What he can remember the most are the nights in between. They would talk for hours on end, about both everything and nothing at all. As the end drew near, his lover’s fear continued to bleed into his thoughts and words until it culminated into that one night. He had been holding him, basking in the city lights and the quiet hum of the hospital, when his lover whispered, “I want to be remembered.” Slightly unsettled, the man replied, “You will be.” A mirthless laugh escaped his lover, who shifted out of his grasp. A heavy silence filled the room, before he asked, “But how will I be remembered?” He paused, before continuing, “You’ve seen how many people this has affected. They’re dying every day, not that the government gives a damn. I’m only one of a long line that continues to grow.” “Don’t say that—” “It’s true! If the government doesn’t see us as human now, acknowledge that we have the same right to love and to exist as them, do you think that will change?” He sighs, and adds, “God, I sure hope it does.” The man joins his partner at the edge of the bed and says, “I do too.” A few minutes pass before either of them speak again. “Do you think they’ll know what we went through?” The man turns to face him again, the soft glow of the lights exposing the gauntness of his face. His lover sees the question in his eyes, and continues. “When they talk about this disease, this time, do you think they’ll see beyond that? The historians? The students? Those who will have no connection to this? Will they see beyond the number of dead? Beyond what they need to extract from this? Do you think they’ll know stories like ours? Will anyone preserve them? Will those who don’t understand us attempt to understand our experiences?” The man is speechless. He doesn’t understand how his lover can manage to think so far ahead into the future, to ignore the tragedy of what is happening here and now. To already see himself as dead. Despite the fear in his heart and the reality of the uncertainty of the situation, the man musters enough strength to adamantly whisper, “You won’t have to worry about that. You’ll be here to see it.” His lover offers a hopeless smile. “I hope so. I hope I’ll be there to preserve our story. All the stories.”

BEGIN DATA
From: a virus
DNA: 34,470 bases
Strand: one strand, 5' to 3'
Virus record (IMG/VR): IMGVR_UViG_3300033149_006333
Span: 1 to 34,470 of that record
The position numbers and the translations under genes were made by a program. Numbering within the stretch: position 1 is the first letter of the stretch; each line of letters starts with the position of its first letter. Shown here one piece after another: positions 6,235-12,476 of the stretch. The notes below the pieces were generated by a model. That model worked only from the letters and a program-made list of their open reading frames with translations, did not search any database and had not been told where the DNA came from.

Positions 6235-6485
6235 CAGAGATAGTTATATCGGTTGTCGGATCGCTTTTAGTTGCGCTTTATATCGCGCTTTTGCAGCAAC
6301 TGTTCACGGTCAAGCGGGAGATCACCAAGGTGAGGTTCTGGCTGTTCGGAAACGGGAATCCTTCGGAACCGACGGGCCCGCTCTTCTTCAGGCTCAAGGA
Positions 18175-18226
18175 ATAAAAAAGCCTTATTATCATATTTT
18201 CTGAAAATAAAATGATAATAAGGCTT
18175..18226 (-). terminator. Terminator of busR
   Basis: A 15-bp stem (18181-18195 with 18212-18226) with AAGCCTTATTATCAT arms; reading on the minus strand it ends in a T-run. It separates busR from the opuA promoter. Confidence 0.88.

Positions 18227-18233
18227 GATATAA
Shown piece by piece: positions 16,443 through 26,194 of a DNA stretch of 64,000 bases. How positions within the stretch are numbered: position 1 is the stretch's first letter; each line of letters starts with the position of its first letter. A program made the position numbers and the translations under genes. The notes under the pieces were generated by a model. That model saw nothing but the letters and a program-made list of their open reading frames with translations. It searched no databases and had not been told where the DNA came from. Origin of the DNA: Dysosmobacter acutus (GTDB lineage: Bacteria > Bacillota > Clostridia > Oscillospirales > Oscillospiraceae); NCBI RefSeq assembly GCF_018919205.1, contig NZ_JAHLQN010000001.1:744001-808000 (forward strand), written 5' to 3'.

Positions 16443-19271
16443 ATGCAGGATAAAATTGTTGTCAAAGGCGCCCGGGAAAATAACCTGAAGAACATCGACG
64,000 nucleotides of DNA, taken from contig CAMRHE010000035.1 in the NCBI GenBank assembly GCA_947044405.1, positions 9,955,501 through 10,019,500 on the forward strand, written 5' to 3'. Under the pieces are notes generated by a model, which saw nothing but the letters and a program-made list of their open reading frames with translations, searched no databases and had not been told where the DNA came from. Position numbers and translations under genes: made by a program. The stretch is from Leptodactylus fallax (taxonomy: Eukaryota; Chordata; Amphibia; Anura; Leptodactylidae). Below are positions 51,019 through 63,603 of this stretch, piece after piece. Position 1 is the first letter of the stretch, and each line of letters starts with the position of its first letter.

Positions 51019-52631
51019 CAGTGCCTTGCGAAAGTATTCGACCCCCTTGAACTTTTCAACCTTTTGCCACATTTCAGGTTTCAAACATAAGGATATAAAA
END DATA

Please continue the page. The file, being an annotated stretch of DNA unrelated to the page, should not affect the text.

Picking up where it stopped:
He was not.
Two years after his partner’s death, the man collapses on the floor. He already knows why. He knows what is to come. Before the beginning of the end can officially begin, his lover’s questions flood his brain. He understands them now. He can’t help but ask himself: what would survive, his legacy or the disease? Would he be reduced to a mere statistic? Would he end up as a part of a long forgotten quilt? Would he be stereotyped, dehumanized, defined by a disease that had torn his life apart? Would he be remembered as a human? Will they ever attempt to understand?